Spreadsheets are probably one of the most pertinent elements in an organization (be it of any kind). Often, there are situations where you need to have a very important spreadsheet(s) imported in a database server so that it can effectively be queried. In this tutorial, you will learn how to do this in PostgreSQL.
This tutorial assumes that you are already familiar with SQL and how to write simple SQL queries in PostgreSQL. If you are new to SQL, following are some resources which might help you -
This tutorial is divided into following two major sections -
- Converting a spreadsheet into a .csv file
- Importing a .csv file into a PostgreSQL database
Converting a spreadsheet into a .csv file
To get started you will need a spreadsheet to proceed with. You can create a spreadsheet in any Excel editor like Google Sheets, MS-Excel, etc. To learn the basics about spreadsheets, you can take DataCamp's Spreadsheet Basics course or read this beginner spreadsheet tutorial. To be able to follow along with this tutorial, you can use this spreadsheet containing the following columns -
- Percentage Marks
The spreadsheet has a total of 20 records.
Let's quickly look at snapshot (containing the first 10 rows) of the spreadsheet -
The spreadsheet contains information of a few college students.
We can infer the probable datatypes of the columns from the snapshot -
- ID, Age and Percentage Marks are numeric columns. More specifically, ID and Age columns can be of integer type and the column
Percentage Markscan be of float type.
- The column
Nameis of character datatype.
The easiest way to import this spreadsheet (you can refer to it as dataset as well) into a PostgreSQL database is first to convert the spreadsheet into a .csv file and then import it in a PostgreSQL database. CSV stands for comma-separated values. This is two main advantages -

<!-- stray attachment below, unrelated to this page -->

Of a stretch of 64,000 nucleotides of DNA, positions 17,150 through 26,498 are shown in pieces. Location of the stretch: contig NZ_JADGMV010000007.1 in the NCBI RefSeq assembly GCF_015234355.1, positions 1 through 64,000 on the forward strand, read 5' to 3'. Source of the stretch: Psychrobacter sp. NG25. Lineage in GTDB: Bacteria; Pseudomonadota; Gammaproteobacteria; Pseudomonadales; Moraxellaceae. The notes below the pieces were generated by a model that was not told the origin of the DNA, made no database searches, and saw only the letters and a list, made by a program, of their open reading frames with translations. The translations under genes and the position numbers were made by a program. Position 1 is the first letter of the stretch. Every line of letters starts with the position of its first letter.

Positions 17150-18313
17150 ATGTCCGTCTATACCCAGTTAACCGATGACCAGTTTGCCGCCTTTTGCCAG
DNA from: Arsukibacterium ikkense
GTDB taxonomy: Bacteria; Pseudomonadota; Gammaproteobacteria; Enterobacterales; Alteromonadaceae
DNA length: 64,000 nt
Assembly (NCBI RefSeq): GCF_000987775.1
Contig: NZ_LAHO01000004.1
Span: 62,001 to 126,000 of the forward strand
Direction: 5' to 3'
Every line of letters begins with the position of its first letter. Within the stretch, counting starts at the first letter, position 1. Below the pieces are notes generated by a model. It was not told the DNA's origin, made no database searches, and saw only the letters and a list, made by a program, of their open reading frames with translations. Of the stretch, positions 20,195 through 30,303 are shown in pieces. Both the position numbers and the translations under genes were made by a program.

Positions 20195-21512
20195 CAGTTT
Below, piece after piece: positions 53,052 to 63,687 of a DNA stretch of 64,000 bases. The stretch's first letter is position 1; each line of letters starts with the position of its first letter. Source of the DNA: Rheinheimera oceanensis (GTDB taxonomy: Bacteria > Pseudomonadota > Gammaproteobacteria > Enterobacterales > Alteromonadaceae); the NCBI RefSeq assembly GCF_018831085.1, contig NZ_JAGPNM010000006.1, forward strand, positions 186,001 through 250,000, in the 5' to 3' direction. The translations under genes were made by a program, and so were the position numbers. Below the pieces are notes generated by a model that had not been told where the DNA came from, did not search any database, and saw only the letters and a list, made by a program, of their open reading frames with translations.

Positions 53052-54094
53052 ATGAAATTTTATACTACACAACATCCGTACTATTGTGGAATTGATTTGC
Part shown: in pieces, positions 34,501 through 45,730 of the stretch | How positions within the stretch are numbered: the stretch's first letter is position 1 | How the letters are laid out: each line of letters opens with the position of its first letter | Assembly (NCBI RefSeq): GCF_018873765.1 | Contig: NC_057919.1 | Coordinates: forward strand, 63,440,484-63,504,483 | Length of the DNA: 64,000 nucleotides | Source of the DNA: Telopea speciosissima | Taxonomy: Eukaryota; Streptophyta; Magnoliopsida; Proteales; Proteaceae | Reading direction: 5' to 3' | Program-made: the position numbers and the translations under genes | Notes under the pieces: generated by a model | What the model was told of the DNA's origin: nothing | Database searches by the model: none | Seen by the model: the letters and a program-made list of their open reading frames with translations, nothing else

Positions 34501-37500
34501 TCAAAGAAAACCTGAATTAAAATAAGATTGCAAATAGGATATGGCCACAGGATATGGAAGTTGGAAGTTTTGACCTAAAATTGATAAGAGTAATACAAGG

- .csv files are much lighter than spreadsheets and therefore easier to handle in low memory.
- There are many in-built utilities in PostgreSQL to handle .csv files in efficient ways.
Every Excel editor lets you convert a spreadsheet into a .csv file. On Google Sheets, you can do it using this navigation - File -> Download as -> Comma-separated values.
Importing a .csv file into a PostgreSQL database
Now to be able to import the .csv file you just created into a PostgreSQL database, you will need a PostgreSQL database first. Let's quickly create one using the
You can create a database with any name with your choice. When you are done with that, you will need to create a table in that database which will hold the entries of the .csv file which you are going to import. Let's create a table named
Student_Records in the database you just created.
CREATE TABLE Student_Records ( ID serial NOT NULL, Name varchar(50), Age SMALLINT, Percentage_Marks float8 );
You kept the datatypes of the columns as discussed above. For convenience, you kept the column names the same as well. Now navigate to the table you just created in
pgAdmin and right click on the table and select
Import from the options. For your reference - https://www.loom.com/share/2eeb1a2c94bf4f928c3ffa5b1b72eef4.
You can ignore the errors that happened during the imports as seen in the screencast. You can verify if the records were correctly imported or not by running a
Let's now how the above can be done using the
psql prompt. For doing that let's first truncate the table
truncate table Student_Records; query.
Now, open up a
psql prompt which should look like -
Now switch to the database that you created for importing the spreadsheet initially. You can switch to a database in PostgreSQL using the following command -
If it was successful the
psql prompt will get changed to the name of the database you specified. You can now issue the following command to have the .csv file imported into
Students_Records table -
COPY Student_Records(ID,Name,Age,Percentage_Marks) FROM 'D:\Students.csv' DELIMITER ',' CSV HEADER;
Now execute a
select query to verify if the import was done right.
You find more about the
Copy command from here and play with its different options.
That is all for this tutorial. You can now import a spreadsheet into PostgreSQL and do your analysis just as you do with standard SQL tables.
SQL and Spreadsheets Courses